The Texas Rangers were taking batting practice on the field at Yankee Stadium prior to Game 3 of the ALCS.

They were taking turns as usual, some hitting the ball into left center, some down the right field line, and some to the Rangers relief pitchers shagging fly balls in center.

Then Vladimir Guerrero stepped up to the plate.

Sitting in section 236, which is the second section of the left field bleachers--if you are looking from left to right from the field--one does not expect to acquire many souvenirs courtesy of a home run ball. In fact, I can’t remember a single time anybody hit a ball into the Left Field bleachers during a game yet at the New Stadium.

But when Vlad made contact, the ball responded by flying more than 400 feet into Row 9 of Section 236, before bouncing over my head into Row 13. Neither me or my friend came up with the ball, but from that time on, I realized one thing:

Everything really must be bigger in Texas!

Two more balls off Texas bats eventually made their way to the bleachers, only a few minutes before Josh Hamilton put one over the wall in real life during the first inning off Andy Pettitte.

It is just a microcosm of how the entire Series has played out for the Yankees.

Texas has CLEARLY been the better team, while the Yankees look like the Twins circa 2009 and 2010 after they made the playoffs.

Aside from late in Game 1 and the early stages of Game 4, the Yanks have shown absolutely no desire whatsoever to score runs. And at no point, besides Andy Pettitte’s performance in Game 3, have they shown any desire to keep the game close.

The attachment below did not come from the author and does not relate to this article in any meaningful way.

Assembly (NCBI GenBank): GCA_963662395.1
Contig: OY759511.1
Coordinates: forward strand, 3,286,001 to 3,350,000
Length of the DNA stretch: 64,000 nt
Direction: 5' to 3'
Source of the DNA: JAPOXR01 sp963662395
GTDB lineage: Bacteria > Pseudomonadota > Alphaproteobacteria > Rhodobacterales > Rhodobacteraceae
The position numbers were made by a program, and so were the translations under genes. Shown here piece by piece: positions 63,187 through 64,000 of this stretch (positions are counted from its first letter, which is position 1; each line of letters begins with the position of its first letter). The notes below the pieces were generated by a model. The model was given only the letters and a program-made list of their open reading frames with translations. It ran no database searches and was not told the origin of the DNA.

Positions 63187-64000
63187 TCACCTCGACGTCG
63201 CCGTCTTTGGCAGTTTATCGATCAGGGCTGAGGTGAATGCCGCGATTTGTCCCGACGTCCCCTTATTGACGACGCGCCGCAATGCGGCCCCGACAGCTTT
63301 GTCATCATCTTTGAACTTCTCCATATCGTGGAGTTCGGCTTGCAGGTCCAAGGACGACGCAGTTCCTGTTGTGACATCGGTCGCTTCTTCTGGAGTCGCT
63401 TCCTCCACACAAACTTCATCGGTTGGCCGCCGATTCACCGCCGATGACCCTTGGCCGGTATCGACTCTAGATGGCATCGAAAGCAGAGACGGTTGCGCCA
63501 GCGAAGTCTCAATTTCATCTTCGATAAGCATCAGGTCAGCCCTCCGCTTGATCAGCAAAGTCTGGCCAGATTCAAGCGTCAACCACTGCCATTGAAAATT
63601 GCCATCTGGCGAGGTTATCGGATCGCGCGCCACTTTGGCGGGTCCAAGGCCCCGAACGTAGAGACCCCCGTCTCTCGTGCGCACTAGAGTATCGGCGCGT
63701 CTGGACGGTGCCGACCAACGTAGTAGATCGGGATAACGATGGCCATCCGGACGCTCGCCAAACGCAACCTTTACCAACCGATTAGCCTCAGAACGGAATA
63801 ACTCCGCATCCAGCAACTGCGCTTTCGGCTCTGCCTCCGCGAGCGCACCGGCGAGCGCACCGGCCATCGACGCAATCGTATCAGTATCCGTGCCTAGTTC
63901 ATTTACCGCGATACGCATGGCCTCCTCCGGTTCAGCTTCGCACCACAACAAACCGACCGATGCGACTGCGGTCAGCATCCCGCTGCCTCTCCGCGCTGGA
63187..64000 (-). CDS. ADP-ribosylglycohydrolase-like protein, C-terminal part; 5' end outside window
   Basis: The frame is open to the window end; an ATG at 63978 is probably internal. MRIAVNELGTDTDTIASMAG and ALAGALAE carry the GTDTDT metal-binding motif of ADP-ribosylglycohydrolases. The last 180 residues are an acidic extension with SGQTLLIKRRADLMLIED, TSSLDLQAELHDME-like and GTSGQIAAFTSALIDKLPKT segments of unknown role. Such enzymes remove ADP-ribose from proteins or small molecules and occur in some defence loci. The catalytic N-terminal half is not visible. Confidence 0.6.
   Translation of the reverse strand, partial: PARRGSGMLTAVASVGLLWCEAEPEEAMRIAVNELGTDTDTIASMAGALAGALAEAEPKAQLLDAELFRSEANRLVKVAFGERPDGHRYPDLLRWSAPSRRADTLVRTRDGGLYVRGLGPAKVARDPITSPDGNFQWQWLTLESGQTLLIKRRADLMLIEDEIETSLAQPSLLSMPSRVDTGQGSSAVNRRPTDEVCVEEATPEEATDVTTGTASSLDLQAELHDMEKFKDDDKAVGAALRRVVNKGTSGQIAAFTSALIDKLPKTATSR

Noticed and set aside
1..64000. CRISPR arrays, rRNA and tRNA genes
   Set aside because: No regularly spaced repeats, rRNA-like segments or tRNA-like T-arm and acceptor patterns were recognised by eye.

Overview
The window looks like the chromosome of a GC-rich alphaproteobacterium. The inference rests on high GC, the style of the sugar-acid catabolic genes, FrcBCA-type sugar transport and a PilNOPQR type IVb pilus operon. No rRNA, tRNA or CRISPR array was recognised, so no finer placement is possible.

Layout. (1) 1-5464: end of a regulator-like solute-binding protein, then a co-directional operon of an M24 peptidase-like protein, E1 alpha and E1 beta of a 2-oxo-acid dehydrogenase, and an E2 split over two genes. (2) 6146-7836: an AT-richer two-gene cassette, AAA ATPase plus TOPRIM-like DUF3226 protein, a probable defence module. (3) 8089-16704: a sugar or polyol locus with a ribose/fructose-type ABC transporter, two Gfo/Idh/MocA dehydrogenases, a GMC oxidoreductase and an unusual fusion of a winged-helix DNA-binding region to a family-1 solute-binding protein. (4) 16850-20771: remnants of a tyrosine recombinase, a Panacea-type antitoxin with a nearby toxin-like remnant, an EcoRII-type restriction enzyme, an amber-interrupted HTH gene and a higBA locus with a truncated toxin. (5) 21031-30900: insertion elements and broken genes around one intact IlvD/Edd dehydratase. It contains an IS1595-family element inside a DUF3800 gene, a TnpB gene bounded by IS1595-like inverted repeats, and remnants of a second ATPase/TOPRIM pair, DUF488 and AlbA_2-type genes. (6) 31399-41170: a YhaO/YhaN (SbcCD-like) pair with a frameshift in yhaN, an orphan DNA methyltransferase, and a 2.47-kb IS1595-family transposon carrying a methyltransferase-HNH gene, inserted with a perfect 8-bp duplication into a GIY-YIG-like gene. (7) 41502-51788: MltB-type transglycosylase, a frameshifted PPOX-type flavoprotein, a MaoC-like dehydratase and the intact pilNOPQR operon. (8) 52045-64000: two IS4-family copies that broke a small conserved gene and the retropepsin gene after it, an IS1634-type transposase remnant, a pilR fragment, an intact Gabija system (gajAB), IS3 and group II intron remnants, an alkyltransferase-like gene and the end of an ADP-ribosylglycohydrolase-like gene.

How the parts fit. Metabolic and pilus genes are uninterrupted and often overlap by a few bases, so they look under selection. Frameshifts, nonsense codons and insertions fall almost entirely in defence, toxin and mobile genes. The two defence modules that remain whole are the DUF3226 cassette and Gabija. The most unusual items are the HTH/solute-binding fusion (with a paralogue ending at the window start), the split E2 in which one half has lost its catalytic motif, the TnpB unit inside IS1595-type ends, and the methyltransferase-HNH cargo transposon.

I’m not going to quoting the cliché manner that Derek Jeter and Joe Girardi have described these games, because we are all familiar enough with the “Burnett pitched well except for one mistake” and the “We need to play better” lines.

But come on, Yankees, quit playing like the Mets and start doing something!

Sure, I might be a bit angry because I spent nearly 250 bucks on Game 3 tickets to support my team and they didn’t even put up a fight, but how can a team that can supposedly be “that good” look so bad against the Rangers?

Unlike many Yankee fans, I showed that I don’t leave games early. Even during the regular season, I went to more than one blowout in which I stayed until the bitter end.

This series will be no different, at least from a TV standpoint.

I think this is the first time this team (meaning the team that started by winning the WS in 2009) is now forced to win a “must-win” game. I mean, that’s exactly what it is. If they lose this game, they’re done. Out.

Joe Girardi, it seems, has been managing this series like it was a regular game, not like a “play today, win today” game. Say what you will about Joe Torre, but in the playoffs he was notorious for giving both starters and relievers a short leash.

But when David Robertson is in trouble, and ultimately gives up 5 earned runs when the Yankees needed to keep the game close, that’s managing like it’s a regular season game. Keep him in, and save the other relievers for the next game, Girardi basically said.

That’s not how you manage in the playoffs. If the pitcher is not producing, you take him out and put someone else in.

And if he IS working, you leave him in.

So, in a sense, Robertson was a victim of this two days in a row. He was left in during Game 3 way too long, but at the same time, was taken out of Game 4 way too early.

When it comes to Game 5, it’s very clear-cut, however.

Start CC, hope he goes 7, bring in Mo for innings 8 and 9. Simple as that.

Even Joe Girardi can’t mess that one up.

But, again, the only problem lies with the offense. The Yankees made C.J. Wilson look like Cy Young during Game 1, and there’s nothing any of the next games did to make one believe this will not happen again.

I’m going to be with this team until the end, whether they win or lose Game 5.

It would be much nicer if this team would wake up and win, though.